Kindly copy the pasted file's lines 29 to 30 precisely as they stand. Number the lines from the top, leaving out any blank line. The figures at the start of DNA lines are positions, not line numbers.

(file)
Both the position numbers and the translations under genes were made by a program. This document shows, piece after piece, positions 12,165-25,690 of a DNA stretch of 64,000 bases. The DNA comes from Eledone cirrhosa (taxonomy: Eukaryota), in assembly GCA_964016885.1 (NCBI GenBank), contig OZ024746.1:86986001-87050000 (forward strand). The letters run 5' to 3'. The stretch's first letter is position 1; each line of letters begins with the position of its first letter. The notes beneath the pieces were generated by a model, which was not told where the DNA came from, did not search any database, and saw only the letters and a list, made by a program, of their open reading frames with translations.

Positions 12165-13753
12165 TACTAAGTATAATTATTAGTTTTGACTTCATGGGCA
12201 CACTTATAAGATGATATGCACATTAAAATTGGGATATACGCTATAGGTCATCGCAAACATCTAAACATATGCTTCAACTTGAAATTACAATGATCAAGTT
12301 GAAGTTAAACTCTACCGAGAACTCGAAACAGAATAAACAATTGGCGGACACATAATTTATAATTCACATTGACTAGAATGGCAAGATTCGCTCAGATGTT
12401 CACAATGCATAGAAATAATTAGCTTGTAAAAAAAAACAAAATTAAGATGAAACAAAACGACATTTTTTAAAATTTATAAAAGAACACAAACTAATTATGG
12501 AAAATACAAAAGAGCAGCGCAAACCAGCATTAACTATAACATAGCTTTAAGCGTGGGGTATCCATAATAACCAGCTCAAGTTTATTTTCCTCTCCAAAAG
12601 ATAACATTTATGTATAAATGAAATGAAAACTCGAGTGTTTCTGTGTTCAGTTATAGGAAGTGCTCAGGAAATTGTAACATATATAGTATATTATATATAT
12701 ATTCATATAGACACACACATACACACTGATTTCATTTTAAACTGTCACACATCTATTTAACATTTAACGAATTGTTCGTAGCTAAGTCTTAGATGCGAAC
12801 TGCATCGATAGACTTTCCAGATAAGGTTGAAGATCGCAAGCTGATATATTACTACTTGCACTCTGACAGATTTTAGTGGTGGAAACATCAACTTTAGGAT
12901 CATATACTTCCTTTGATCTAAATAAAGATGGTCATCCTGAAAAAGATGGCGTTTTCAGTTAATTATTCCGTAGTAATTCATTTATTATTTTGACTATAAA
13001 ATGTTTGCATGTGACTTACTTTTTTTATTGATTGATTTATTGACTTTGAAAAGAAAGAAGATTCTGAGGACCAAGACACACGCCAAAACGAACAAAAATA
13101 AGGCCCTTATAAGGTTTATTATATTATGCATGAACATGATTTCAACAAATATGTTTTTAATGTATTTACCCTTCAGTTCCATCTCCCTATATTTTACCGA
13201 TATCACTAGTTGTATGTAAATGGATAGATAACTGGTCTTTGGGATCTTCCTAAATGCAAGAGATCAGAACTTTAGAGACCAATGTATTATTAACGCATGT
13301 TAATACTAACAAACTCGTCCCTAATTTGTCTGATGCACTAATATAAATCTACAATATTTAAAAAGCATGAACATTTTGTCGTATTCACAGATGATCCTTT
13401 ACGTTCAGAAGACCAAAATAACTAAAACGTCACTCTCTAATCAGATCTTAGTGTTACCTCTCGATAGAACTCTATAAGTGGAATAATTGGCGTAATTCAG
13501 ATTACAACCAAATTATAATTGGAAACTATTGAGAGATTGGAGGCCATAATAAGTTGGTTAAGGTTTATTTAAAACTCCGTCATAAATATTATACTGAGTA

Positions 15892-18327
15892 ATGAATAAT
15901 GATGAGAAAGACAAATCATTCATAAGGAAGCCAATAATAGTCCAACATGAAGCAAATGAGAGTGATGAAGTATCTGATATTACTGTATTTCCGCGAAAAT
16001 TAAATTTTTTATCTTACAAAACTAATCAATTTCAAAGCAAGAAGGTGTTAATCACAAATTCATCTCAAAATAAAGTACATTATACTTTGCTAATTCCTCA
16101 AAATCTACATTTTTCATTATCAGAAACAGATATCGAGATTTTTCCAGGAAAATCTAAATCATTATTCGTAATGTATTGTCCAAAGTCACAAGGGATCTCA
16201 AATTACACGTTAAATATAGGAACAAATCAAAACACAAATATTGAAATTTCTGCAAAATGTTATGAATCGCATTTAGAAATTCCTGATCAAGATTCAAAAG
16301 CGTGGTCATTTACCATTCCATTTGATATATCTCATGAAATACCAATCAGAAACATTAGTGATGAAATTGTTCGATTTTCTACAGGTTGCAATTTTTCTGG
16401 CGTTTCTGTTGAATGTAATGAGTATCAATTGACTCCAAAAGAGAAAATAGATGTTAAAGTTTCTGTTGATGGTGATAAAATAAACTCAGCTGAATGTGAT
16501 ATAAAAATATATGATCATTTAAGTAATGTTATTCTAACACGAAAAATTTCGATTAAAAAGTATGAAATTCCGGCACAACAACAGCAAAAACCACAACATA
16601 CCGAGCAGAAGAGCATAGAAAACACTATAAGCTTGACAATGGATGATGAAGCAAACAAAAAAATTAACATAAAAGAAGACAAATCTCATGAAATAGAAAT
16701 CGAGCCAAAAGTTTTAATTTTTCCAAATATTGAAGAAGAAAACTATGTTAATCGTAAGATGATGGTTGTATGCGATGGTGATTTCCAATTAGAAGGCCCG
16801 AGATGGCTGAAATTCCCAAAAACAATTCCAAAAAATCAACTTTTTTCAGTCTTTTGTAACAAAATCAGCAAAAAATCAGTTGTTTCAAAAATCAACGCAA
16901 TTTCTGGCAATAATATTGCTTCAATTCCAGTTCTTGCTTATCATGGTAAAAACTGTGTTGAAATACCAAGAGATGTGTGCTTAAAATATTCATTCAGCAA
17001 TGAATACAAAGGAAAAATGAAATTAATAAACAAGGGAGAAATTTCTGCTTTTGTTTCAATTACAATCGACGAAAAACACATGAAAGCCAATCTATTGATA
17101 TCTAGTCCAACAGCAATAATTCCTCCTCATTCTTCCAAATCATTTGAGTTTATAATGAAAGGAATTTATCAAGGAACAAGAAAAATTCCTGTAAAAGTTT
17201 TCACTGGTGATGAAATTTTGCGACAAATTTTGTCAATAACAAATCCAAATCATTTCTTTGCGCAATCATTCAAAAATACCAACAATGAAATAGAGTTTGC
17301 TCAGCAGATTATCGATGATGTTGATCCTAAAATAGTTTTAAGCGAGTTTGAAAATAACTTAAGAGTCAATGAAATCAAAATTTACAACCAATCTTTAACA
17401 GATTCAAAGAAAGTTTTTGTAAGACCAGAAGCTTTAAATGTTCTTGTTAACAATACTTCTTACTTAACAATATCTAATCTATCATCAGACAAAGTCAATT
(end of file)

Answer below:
16801 AGATGGCTGAAATTCCCAAAAACAATTCCAAAAAATCAACTTTTTTCAGTCTTTTGTAACAAAATCAGCAAAAAATCAGTTGTTTCAAAAATCAACGCAA
16901 TTTCTGGCAATAATATTGCTTCAATTCCAGTTCTTGCTTATCATGGTAAAAACTGTGTTGAAATACCAAGAGATGTGTGCTTAAAATATTCATTCAGCAA